'The Great Pottery Throwdown' Season 4 Trailer Promises More Clay Goodness

(Photograph Courtesy of HBO Max)

After a decade on the air and several seasons on Netflix, The Great British Baking Show has become a fall staple for reality show fans. Now it looks like HBO Max is hoping to create the spring rejoinder with Love Productions' other hit reality series, The Great Pottery Throwdown. After bringing over the initial two seasons from the BBC plus a newly revived Season 3 in the first months of its debut, HBO Max is settling into importing the show's seasons wholesale once it finishes its UK run. The Great Pottery Throwdown Season 4, which just aired its finale on Channel 4 on March 14, will arrive on streaming at the top of April for American viewers.

The Great Pottery Throwdown was initially put out to pasture by the BBC along with The Great British Sewing Bee after GBBO moved house to Channel 4. But you can't keep a good lump of clay down, and when HBO Max was looking for a GBBO of its own, Channel 4 decided to rev the wheel back up. Much like GBBO, that meant some turnover in judging and hosting. However, unlike the Netflix hit, it kept the most valuable of its original cast with pottery artist Keith Brymer Jones, who genuinely believes that a well-spun pot is a joy forever.

This season sees more turnover around Keith, with another new host Siobhán McSweeney (Derry Girls), replacing Season 3's Melanie Sykes. As for the new judge, after three seasons of aping the GBBO format of a male-female judging team, GPTD has decided to try something new. Season 3's Sue Pryk (who took over for original judge Kate Malone) will be replaced with Richard Miller. Longtime fans of the show know him as "Kiln-man Rich," who up until now has been the (mostly) silent fourth man on the full-time staff, who shepherds the contestants' creations through the fire. A new kiln-master, Rose Schmits, takes over tending the ovens.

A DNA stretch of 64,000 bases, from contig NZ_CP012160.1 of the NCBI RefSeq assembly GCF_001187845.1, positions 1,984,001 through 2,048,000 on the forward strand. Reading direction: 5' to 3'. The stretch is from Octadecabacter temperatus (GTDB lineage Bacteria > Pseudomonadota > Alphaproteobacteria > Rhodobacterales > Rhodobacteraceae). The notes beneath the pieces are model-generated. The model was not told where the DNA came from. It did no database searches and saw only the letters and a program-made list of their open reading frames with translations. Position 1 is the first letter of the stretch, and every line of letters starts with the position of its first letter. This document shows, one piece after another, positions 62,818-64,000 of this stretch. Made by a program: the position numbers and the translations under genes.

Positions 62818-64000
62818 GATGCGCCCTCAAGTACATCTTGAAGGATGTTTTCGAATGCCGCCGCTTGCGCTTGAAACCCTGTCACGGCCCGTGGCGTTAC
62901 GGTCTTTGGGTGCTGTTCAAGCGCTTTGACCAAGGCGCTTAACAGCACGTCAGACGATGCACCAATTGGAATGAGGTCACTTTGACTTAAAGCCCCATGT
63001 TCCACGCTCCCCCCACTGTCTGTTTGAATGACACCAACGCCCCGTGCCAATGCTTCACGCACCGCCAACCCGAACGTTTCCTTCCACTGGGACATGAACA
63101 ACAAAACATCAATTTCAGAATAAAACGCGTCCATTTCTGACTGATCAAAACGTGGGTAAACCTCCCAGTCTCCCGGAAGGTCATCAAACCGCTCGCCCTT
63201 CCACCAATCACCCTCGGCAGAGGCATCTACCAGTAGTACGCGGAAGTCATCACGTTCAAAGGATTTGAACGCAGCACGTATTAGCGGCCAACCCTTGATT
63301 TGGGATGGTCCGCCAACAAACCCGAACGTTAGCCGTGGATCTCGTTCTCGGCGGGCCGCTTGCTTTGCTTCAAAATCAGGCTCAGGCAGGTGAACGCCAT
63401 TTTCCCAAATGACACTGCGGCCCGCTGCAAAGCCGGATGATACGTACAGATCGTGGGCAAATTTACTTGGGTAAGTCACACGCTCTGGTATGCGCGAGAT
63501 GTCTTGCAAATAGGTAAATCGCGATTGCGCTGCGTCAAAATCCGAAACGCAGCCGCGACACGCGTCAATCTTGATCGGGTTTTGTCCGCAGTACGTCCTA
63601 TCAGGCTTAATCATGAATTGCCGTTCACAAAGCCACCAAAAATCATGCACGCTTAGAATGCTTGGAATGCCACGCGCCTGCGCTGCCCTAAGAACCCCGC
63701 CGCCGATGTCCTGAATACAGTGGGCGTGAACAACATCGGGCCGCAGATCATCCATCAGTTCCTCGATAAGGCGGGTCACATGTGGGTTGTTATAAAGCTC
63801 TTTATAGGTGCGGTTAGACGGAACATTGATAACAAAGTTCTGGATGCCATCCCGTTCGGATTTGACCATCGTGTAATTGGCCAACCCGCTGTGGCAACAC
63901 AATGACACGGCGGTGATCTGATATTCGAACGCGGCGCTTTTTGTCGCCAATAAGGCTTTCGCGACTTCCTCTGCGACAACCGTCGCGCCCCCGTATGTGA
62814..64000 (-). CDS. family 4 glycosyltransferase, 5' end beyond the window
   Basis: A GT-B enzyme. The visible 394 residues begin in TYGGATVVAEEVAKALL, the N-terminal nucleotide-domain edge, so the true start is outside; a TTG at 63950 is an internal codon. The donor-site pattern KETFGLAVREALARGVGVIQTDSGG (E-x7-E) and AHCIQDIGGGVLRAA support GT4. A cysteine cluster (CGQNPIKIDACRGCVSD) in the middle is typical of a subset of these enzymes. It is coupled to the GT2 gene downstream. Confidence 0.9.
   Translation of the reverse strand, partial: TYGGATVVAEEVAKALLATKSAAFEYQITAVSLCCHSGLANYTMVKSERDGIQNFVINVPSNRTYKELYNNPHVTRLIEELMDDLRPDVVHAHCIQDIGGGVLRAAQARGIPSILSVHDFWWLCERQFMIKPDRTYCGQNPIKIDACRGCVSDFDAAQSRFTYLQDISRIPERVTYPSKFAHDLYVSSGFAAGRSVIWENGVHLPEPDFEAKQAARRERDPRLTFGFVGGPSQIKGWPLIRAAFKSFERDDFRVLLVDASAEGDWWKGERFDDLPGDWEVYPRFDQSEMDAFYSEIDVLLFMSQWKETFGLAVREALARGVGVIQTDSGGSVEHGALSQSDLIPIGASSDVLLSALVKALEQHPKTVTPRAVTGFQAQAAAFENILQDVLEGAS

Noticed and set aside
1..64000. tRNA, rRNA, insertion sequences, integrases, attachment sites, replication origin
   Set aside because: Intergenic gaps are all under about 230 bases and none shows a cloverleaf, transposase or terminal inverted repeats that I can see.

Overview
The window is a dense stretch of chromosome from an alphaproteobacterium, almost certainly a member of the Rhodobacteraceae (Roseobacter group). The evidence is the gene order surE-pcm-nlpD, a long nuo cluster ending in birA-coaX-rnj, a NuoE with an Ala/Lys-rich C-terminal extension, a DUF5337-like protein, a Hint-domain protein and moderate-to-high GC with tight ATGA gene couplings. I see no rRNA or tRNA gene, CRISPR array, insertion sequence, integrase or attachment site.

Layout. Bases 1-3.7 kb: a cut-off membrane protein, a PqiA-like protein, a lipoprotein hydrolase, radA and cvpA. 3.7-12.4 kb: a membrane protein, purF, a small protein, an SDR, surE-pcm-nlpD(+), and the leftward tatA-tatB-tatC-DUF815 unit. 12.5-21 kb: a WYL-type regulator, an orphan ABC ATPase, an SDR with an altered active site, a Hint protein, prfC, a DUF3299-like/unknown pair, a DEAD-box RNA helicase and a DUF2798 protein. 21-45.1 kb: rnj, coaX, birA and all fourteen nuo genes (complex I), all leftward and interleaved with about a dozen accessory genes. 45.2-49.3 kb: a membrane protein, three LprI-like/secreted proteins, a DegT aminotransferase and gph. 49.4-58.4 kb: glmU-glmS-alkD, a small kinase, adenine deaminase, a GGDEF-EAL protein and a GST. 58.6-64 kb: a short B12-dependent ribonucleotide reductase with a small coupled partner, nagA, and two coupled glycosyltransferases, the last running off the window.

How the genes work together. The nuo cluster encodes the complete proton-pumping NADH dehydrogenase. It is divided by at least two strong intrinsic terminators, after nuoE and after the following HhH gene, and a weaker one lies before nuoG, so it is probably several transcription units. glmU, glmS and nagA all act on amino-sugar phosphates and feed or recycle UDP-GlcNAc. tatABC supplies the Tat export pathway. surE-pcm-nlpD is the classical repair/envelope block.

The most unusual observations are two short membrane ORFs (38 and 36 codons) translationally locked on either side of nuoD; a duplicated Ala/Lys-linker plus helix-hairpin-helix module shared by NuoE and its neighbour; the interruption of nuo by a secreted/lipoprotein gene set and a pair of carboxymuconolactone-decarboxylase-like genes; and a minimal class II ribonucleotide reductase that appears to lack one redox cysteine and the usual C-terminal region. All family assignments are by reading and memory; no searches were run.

Like Season 3, the new season will consist of ten episodes and 12 contestants, ranging from 20-year-old uni student Alon to pensioners like Ara and Peter. The challenges range from tea sets to water features and cover all kinds of pottery styles, including the fan-favorite Raku challenge. Also of note, after multiple seasons of "Toilet Week," the show is expanding its repertoire and turned the semi-final into "Bathroom Week" with items like pedestal sinks on the Main Make list.

Also of note, unlike GBBO, which famously filmed this past year in the "Bake Off Bubble," Channel 4 produced The Great Pottery Throwdown's new season during one of the breaks between lockdowns. That means it feels more like a typical season than one where people don't get a lot of time to practice and stress is higher, while the production tries to pretend everything is fine. It does mean that when there was a positive covid test among the crew, production paused in the middle of one of the challenges. The show addresses that situation head-on, and the results that week take into account the disruption experienced by the contestants.

Like all HBO Max's British imports, The Great Pottery Throwdown will not follow a weekly schedule but debut binge-ready with all episodes at once. The show premieres on Thursday, April 1, 2021.